MPEG-4 Inside – Systems

MPEG-4 Inside – Systems

Many papers and books explain the MPEG-4 standard using the figure below, originally contributed by Phil Chou, then with Xerox PARC. This page will be no different :-).

We will use the case of a publisher of technical courses who expects to do a better job by using MPEG-4 as opposed to what was possible in the mid 1990s using a DVD as distribution medium.

Such a publisher would hire a professional presenter to show his slides and would make videos of him. The recorded lessons would be copied on DVD and distributed. If anything changed, e.g. the publisher wanted to make the version of a successful course in another language, another presenter capable of speaking that particular language would be hired, the slides would be translated and a new version of the course would be published. 

With MPEG-4, however, a publisher could reach a wider audience while cutting distribution costs.


Figure 1 – A 3D scene suitable for MPEG-4

The standing lady is the presenter, making her lecture using a multimedia presentation next to a desk with a globe on it. In the example, the publisher makes video clips of the professional presenter while she is talking, but this time the video is made while she has a blue screen as background. The blue screen is useful because it is possible to extract just the shape of the presenter using “chroma key”, a well-known technique used in television to effect composition. The presenter’s voice is recorded in a way that it is easy to dub it and translate the audio-visual support material in case a multilingual edition of the course is needed. There is no need to change the video.

Having the teacher as a separate video sprite, a professional designer can create a virtual set made up of a synthetic room with some synthetic furniture and the frame of a blackboard that is used to display the audio-visual support material. In the figure above there are the following objects:

  1. presenter (video sprite)
  2. presenter (speech)
  3. multimedia presentation
  4. desk
  5. globe
  6. background

With these it is possible to create an MPEG-4 scene composed of audio-visual objects: static “objects” (e.g. the desk that stays unchanged for the duration of the lesson) and dynamic “objects” (e.g. the sprite and the accompanying voice, and the sequence of slides).


Figure 2 – An MPEG-4 scene

Of course an authoring tool is needed so that the author can place the sprite of the presenter anywhere it is needed, e.g. near the blackboard and then store all the objects and the scene description in the MP4 File Format. This presentation may be ‘local’ to the system containing the presentation, or may be via a network or another stream delivery mechanism. The file format is also designed to be independent of a particular delivery protocol but enables efficient support for delivery in general.  

At the end user side we assume that a subscriber to the course, after completing some forms of payment or authentication (outside of the MPEG-4 standard), can access the course. To do this, the first thing that needs to be done is to set up a session between the client and the server. This is done using DMIF, the MPEG-4 session protocol for the management of multimedia streaming. When the session with the remote side is set up, the streams that are needed for the particular lesson are selected and the DMIF client sends a request to stream them. The DMIF server returns the pointers to the connections where the streams can be found, and finally the connections are established. Then each audio-visual object is streamed using a virtual channel called Elementary Stream (ES) through the Elementary Stream Interface (ESI). The functionality provided by DMIF is expressed by the DAI as in the figure below, and translated into protocol messages. In general different networks use different protocol messages, but the DAI allows the DMIF user to specify the Quality of Service (QoS) requirements for the desired streams.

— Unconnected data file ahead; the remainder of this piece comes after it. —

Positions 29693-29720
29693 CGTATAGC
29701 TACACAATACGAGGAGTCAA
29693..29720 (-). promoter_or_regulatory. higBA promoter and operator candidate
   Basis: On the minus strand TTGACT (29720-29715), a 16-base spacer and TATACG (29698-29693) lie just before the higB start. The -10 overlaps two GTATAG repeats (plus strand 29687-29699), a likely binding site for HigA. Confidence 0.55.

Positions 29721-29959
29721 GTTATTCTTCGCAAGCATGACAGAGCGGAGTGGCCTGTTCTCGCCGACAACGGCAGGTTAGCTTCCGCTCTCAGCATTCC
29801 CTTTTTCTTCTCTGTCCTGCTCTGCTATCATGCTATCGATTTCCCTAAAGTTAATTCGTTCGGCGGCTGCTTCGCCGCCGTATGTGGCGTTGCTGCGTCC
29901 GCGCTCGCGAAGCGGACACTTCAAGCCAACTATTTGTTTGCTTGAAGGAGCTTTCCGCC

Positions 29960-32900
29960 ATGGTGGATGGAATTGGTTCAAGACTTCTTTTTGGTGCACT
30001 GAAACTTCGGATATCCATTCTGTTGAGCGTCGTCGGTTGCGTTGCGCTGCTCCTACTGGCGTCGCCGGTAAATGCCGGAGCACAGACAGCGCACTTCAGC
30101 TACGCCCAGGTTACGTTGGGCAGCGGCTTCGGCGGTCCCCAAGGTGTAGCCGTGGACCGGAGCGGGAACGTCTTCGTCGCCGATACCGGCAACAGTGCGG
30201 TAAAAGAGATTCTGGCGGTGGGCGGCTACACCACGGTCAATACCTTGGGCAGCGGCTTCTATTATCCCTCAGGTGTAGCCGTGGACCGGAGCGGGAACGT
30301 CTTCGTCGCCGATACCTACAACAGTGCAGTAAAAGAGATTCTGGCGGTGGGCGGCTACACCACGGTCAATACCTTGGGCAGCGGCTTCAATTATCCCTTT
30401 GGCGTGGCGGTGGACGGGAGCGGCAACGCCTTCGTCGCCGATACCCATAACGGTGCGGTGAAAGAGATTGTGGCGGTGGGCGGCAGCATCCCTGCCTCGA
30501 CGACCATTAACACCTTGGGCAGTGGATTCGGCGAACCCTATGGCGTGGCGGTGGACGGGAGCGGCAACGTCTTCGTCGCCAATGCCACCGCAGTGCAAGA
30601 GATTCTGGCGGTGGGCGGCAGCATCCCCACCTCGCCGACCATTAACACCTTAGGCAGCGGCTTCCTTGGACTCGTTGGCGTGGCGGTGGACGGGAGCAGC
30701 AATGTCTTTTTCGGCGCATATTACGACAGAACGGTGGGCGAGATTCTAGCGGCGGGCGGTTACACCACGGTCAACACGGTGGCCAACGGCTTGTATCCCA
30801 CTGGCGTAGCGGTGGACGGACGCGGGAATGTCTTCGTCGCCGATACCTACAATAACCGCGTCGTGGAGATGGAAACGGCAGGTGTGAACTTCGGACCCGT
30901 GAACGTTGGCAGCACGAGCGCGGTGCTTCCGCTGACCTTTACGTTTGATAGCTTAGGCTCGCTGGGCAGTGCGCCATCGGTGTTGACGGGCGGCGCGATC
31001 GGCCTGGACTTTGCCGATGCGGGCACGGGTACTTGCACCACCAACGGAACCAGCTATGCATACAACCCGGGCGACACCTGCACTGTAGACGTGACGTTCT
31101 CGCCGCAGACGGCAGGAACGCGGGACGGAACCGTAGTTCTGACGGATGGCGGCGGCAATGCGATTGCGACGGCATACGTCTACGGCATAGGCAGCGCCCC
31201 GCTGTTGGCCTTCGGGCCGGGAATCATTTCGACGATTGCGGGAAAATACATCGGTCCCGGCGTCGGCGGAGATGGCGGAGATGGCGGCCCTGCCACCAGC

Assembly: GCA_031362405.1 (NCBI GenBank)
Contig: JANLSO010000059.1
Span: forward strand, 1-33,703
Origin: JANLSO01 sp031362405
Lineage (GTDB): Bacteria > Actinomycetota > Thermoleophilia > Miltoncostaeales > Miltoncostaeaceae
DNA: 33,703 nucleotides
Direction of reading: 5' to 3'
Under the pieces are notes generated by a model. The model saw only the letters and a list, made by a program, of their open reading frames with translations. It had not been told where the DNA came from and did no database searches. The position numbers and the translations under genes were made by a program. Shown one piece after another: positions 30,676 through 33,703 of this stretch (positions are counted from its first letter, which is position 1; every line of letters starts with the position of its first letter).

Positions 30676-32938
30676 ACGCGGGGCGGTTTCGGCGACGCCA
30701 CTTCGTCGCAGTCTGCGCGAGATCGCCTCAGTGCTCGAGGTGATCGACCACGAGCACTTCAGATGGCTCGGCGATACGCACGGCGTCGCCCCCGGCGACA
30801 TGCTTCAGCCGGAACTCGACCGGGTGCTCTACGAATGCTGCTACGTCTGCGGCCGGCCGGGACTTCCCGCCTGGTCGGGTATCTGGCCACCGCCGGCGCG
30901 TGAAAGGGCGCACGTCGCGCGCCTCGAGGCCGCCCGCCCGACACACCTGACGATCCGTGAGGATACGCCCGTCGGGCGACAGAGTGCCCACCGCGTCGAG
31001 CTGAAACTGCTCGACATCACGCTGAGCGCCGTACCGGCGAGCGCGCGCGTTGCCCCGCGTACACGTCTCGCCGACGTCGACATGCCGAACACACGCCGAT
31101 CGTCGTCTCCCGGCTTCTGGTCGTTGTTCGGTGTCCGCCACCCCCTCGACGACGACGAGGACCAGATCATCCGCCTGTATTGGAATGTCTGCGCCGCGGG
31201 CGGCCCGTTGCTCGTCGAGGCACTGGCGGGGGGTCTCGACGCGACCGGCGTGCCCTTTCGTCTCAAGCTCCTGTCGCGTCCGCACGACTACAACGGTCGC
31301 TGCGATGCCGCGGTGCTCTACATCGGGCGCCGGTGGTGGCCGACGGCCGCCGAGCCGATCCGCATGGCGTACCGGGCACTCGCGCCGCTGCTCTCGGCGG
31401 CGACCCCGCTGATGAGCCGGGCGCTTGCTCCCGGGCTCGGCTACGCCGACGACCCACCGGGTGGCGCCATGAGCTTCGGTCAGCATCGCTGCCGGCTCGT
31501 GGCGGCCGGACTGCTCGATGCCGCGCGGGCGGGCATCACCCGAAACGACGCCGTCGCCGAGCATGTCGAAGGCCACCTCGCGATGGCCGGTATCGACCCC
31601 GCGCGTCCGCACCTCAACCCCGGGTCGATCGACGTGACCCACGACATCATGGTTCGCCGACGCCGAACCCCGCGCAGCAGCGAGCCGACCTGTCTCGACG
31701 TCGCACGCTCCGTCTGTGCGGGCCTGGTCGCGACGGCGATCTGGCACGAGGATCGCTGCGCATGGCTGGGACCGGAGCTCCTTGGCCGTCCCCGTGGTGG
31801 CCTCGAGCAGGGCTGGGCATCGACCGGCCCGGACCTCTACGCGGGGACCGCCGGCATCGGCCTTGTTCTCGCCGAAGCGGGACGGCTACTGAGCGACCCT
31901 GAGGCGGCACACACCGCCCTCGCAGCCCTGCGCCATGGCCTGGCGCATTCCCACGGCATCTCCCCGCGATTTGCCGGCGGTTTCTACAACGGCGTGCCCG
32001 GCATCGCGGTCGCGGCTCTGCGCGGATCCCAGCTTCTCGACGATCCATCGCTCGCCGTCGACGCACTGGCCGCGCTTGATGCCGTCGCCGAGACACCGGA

Figure 3 – The 3 layers in the MPEG-4 stack

The “TransMux” (Transport Multiplexing) layer offers transport services matching the requested QoS. However, only the interface to this layer is specified because the specific choice of the TransMux is left to the user. The specification of the TransMux itself is left to bodies that are responsible for the relevant transport, with the obvious exception of MPEG-2 TS, whose body in charge is MPEG itself. The second multiplexing layer is the M4Mux, which allows grouping of ESs with a low multiplexing overhead. This is particularly useful when there are many ESs with similar QoS requirements, each possibly with a low bitrate. In this case it is possible to reduce the number of network connections, the transmission overhead and the end-to-end delay. 

The special ES containing the Scene Description plays a unique role. The Scene Description is a graph represented by a tree, like in the figure below that refers to the scene used in Figure 2.

scene graph

Figure 4 – An MPEG-4 scene graph

With reference to the specific example, at the top of the graph we have the full scene with four branches: the background, the person, the audio-visual presentation and the furniture. The first branch is a “leaf” because there is no further subdivision, but the second and fourth are further subdivided. The object “person” is composed of two media objects: a visual object and an audio object (the lady’s video and voice). The object “furniture” is composed of two visual objects, the desk and the globe. The audio-visual presentation may be itself another scene. The ESs carry the information corresponding to the individual “leaves”, they are decompressed by the appropriate decoders and composed in a 3D space using information provided by the scene description.